Roxolana brings fine Ukrainian cuisine to Old Pasadena
By Dan O'Heron 08/11/2011
Because it’s likely the only Ukrainian restaurant in Southern California — and because of the dishes I’ve sampled
and reports from reliable foodies — Old Pasadena diners should be flattered by Roxolana’s new flavors.
A hint that I’d be in for pleasure came from an adjacent table, where I heard Fred Fadaiz, owner of Pasadena’s popular Gerlach’s Grill, exclaim to the waiter: “This red-wine mousse is the best dessert that I’ve ever tasted.” Had I eavesdropped earlier, I might have heard Faidez extol his broiled leg of lamb shashlik, which I watched him devour down to the porcelain.
With a predominately Ukrainian menu, including overlays of international refinements, Roxolana is owned and operated by Igor Zagorodnyy and his son-in-law, Alex Balinsky. The father, who serves as executive chef, owned a chain of restaurants in the Ukraine. As a country with some of the richest farmland in the world, it figures there’d be many salads on the menu. One of them, however, was an “American Caesar.” For fun, I suggested that it be printed as “C-Zar,” but Balinsky looked at me with dismay, or was it distaste?
You’ll want to get in with Balinsky and General Manager Greg Napier. With positions from chef to management to consultant, Napier’s resume includes jobs at Chicago’s celebrated Pump House (ask him about Sinatra and Leno) and Rive Gauche French bistro in Sherman Oaks.
Napier loves to come out of the kitchen to swap stories, make cocktail party chitchat or explain in excruciating detail how Roxolana comes up with great new delicious flavors. He sold me on trying Chef Igor’s baby back ribs — “When your appetite is up for them; the full rack spills over a giant platter,” Napier said.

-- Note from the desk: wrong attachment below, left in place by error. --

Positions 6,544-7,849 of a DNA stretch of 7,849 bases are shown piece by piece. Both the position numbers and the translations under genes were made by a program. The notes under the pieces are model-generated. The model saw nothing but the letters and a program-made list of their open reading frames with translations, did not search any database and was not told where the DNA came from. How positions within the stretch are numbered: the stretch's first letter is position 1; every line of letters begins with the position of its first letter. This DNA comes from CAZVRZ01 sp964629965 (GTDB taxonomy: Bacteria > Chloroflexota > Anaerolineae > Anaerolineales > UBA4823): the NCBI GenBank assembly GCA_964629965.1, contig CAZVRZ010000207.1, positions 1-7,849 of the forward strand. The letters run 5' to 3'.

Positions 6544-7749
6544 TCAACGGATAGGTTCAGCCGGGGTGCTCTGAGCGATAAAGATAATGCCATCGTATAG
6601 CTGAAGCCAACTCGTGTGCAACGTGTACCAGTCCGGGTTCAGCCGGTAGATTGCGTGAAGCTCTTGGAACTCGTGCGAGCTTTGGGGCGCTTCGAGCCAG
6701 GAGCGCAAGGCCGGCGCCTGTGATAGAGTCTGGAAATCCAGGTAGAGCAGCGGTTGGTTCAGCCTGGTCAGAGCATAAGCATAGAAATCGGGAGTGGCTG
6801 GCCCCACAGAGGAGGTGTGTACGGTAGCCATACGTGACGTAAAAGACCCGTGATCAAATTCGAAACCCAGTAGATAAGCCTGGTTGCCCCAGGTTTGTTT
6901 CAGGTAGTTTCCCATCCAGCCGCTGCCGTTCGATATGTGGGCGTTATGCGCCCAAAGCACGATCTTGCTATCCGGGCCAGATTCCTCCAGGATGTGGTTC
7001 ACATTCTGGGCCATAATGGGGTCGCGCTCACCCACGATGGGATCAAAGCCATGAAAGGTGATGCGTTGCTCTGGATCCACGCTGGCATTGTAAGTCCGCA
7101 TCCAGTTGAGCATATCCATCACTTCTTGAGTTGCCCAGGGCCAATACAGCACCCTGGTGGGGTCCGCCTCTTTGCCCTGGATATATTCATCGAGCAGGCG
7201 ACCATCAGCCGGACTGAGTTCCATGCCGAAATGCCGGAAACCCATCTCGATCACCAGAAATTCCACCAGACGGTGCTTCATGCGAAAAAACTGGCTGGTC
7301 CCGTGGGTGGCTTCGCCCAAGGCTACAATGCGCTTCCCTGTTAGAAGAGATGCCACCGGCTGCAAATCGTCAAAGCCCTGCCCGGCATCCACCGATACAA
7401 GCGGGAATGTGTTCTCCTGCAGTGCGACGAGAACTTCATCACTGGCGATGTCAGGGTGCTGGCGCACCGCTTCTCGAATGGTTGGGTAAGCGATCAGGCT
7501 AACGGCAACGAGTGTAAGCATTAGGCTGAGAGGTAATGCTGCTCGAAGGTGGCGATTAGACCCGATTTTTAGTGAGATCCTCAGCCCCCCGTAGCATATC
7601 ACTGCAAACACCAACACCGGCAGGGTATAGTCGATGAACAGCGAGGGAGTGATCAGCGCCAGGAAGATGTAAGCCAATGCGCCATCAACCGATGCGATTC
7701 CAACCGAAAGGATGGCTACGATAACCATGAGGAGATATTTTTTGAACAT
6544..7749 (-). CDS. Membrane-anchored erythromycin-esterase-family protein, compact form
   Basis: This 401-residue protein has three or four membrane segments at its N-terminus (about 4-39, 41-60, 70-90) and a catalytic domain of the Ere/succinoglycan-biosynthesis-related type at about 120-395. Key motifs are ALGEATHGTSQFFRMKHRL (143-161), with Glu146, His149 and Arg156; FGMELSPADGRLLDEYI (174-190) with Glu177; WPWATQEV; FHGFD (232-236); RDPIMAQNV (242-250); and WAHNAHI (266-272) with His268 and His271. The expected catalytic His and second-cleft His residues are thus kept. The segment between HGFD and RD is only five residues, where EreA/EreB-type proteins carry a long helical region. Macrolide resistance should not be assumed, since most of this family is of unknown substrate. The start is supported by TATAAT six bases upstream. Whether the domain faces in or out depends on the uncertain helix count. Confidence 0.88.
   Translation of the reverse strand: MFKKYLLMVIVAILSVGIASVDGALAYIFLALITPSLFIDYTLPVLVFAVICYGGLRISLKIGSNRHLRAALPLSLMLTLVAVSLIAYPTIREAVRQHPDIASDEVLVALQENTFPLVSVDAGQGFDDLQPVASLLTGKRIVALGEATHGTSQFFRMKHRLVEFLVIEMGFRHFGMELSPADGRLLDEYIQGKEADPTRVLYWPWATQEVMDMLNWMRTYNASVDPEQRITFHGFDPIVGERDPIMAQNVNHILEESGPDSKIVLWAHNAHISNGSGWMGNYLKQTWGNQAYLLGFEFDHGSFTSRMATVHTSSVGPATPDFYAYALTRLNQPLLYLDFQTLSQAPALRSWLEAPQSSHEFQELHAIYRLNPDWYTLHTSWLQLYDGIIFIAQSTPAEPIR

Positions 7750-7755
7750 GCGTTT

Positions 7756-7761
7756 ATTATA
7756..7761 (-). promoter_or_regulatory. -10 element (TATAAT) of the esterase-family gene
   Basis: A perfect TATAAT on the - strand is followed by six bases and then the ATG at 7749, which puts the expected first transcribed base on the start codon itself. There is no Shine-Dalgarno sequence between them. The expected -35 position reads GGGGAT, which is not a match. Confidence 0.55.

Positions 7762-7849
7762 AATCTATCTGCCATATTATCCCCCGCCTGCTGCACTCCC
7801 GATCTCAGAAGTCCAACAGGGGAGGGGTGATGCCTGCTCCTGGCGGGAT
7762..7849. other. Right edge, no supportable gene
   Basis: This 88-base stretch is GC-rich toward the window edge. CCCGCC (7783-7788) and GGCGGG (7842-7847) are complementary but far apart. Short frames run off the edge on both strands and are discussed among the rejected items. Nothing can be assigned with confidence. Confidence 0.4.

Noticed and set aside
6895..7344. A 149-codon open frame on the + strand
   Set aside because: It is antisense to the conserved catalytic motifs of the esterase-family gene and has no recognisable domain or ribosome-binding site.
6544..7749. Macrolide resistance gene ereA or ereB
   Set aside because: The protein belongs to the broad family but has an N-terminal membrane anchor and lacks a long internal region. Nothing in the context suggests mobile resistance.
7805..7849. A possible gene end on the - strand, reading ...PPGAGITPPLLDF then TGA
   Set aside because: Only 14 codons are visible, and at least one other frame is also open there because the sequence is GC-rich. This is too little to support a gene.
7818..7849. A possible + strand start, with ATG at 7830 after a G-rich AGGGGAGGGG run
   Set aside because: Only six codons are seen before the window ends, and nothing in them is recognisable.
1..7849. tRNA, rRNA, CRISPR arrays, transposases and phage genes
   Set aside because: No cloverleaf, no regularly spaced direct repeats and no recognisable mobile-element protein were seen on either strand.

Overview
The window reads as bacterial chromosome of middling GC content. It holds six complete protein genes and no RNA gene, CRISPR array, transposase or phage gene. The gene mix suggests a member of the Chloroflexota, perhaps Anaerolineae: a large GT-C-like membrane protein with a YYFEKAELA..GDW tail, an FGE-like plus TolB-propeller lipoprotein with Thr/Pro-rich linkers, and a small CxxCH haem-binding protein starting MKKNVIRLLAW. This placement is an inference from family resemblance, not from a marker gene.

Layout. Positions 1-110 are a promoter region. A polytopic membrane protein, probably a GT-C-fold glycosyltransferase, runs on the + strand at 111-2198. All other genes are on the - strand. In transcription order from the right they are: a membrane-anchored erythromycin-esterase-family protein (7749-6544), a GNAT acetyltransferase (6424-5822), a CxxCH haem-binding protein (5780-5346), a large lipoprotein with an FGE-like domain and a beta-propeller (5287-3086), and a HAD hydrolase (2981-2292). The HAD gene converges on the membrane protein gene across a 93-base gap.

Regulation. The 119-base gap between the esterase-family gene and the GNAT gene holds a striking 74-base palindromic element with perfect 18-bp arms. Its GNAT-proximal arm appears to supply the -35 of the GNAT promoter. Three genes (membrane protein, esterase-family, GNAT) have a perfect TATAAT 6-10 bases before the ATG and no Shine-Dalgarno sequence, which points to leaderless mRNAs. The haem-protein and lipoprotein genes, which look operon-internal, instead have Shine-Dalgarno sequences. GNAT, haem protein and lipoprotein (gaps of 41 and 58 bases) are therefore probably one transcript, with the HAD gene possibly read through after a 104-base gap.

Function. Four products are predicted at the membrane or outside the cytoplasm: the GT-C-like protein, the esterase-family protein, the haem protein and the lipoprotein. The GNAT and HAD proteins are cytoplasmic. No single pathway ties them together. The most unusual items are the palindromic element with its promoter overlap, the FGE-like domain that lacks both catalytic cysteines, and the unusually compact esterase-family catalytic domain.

For details on the name, Roxolana, ask Balinsky. I understand that the name translates into “Ukrainian girl,” honoring a 16th-century child who was kidnapped by Crimean Tatars and sold into slavery to the Ottoman sultan. Folklore tells us the sultan eventually succumbed to her charms — gave up his harem — and they lived happily ever after, pillaging and besieging their neighbors.
The composer Haydn is supposed to have dedicated a symphony to her memory.
From present time to yore, with accredited names like those above endorsing the place, it was a reasonable guess that special things would turn up at my table. The first were crepe-wrapped strands of cured gravlax salmon, crowned with pebbles of red caviar. (These tasted much better than brioche/salmon envelopes topped with sturgeon mousse that a great cook once served me.) With eight or 10 rounds on the platter, it makes for a super shareable.
The next biggie was a classic hot borscht soup. Made with slivers of beets and other veggies in a meaty stock, it was deftly seasoned with garlic, vinegar, fresh dill and fine herbs. So tasty, it was one of those foods that I could just go on and on eating even if I’m not hungry.
Most dinner prices are between $14 and $25. Before I could order the famous chicken Kiev — wearing a perishable tie, I didn’t fear being spurted with herbed butter — a phone call took me away. But I didn’t want to go. With white-linen topped tables, nattily folded maroon napkins, heavy Russian silverware and a becoming wine bar, there was romance in the air. After they get a full liquor license, I expect to see someone’s diamond ring at the bottom of a vodka glass — chilled and flavored.